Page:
The Throne Speech told Canadians of a policy shift: a deficit for a short period of time would not be ruled out. Jack is against that: how dare Mr. Harper go against every Canadian sensibility about the sacred trust of remaining in surplus! Then, too, how dare Mr. Harper limit his options? — what if he needs deficits for a long time in this economic storm? Would he leave amelioration of conditions undone for ideological reasons?
How one can hold both propositions in their head simultaneously is beyond me, but Orwellian Newspeak and Doublethink is alive and well chez Jack, evidently, and in our political punditry, too, who did not break out laughing in response. (If the Ottawa doyens of the media could outright laugh at Paul Martin during the press conference for Belinda Stronach’s crossing the floor for his doublespeak, why not this?)
But Jack is not done: the kitchen table of “ordinary Canadians” has yet to be pounded by the shoe of indignation. Spending on infrastructure is a bad thing, because it takes money away from saving Canadians’ jobs, yet not spending on infrastructure is failing to create jobs. Reviewing other government programmes to afford the efforts to ameliorate economic distress is horrific — “how dare they betray these sacred trusts?” — and yet “the Government must focus on the needs of Canadians”.
Oh, and please bail out the industrial sector, starting with the auto industry, but don’t cut corporate taxes and perhaps even raise them — after all, they’re rich, they can pay.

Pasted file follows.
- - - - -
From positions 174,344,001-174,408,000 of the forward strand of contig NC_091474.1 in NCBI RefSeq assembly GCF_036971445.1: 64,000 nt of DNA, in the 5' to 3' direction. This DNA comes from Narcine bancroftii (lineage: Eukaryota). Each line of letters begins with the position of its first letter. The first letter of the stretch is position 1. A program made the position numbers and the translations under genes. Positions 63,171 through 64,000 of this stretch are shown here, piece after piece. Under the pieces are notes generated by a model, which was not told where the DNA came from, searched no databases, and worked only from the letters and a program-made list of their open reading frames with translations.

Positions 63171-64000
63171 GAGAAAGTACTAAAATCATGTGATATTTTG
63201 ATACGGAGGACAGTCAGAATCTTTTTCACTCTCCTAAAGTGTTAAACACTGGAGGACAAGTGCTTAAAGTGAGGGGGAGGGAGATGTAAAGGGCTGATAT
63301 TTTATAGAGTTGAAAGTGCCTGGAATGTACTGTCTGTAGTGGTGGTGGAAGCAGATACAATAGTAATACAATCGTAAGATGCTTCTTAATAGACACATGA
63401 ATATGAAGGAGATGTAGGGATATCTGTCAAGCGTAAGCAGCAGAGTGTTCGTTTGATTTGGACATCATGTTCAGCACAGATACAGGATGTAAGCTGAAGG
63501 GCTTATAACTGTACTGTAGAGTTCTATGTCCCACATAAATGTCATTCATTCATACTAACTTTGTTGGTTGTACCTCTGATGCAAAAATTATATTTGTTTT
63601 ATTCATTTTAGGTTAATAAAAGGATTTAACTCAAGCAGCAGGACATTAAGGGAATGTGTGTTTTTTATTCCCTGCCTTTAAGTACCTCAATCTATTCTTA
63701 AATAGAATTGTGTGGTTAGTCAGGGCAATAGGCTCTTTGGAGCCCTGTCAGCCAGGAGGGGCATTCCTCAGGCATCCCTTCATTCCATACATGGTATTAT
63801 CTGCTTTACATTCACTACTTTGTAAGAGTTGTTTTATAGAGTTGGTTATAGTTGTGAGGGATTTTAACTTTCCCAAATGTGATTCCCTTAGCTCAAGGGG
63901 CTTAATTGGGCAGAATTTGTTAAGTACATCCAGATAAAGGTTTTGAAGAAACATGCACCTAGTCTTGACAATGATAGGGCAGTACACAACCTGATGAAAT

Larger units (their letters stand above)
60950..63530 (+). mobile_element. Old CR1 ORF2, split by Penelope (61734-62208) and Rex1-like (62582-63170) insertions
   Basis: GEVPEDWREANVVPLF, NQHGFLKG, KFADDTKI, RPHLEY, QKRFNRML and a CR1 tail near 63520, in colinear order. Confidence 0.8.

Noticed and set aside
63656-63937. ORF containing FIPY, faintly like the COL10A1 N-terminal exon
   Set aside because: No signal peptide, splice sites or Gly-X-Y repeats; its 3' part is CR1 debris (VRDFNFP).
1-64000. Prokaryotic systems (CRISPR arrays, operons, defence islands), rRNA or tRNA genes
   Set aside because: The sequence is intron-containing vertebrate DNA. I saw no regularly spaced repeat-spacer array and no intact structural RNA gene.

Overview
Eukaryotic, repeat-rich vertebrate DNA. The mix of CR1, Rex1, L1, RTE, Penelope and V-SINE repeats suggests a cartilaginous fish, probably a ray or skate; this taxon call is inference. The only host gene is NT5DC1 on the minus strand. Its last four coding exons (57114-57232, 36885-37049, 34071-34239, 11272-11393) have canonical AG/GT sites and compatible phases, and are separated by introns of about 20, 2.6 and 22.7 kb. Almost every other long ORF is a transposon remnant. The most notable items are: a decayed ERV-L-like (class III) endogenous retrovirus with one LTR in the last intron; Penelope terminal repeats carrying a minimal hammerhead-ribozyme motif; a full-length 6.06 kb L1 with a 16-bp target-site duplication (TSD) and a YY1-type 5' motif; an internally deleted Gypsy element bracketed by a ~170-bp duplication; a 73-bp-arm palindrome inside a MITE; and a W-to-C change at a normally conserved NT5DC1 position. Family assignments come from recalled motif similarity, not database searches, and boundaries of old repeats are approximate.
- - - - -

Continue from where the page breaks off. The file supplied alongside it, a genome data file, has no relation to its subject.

Drivel is drivel. I have had many good things to say about Jack Layton in the past, but he lost me today. Threatening to bring down the Government over the Throne Speech (“if it doesn’t fall, it’s because the other parties won’t do their part”) over this bag of mixed up priorities? Who are we trying to kid?
Yet the media laps it up without a word of question. No surprise there, though: for twenty years the trend has been to eschew reporting and avoid thinking in favour of catch-phrases, repetition of talking points, press-releases masquerading as reporting, and let’s get to the talking heads, because they’re cheaper than the field work — plus they stay on schedule, which is good for the commercials.
So I guess it’s up to me to bell the cat. Jack, you are irrational. You foam out clichés and talking points without even listening to yourself. You destroy your credibility in a few indignant sentences. You just set your party back — don’t be surprised at seat losses next time around.
No, you don’t have to support the Government. Vote against them as you and your caucus see fit. But you owe Canadians some integrity (you might remember that a position has integrity because its parts fit together and are in accord with facts in the real world) in your opposition, not merely a grab bag approach.
Frankly, as well, to your charge that the Government didn’t “listen to the Opposition parties”: hogwash! Weren’t you the one who held the Martin Government up to ransom over infrastructure spending? Or is that if you don’t hear your own sound-bites, with attribution, you can’t figure it out?
I would cheerfully supporting keeping these two off the air until they figure out the difference between being irrational spoilt brats and being effective politicians for the twenty-first century.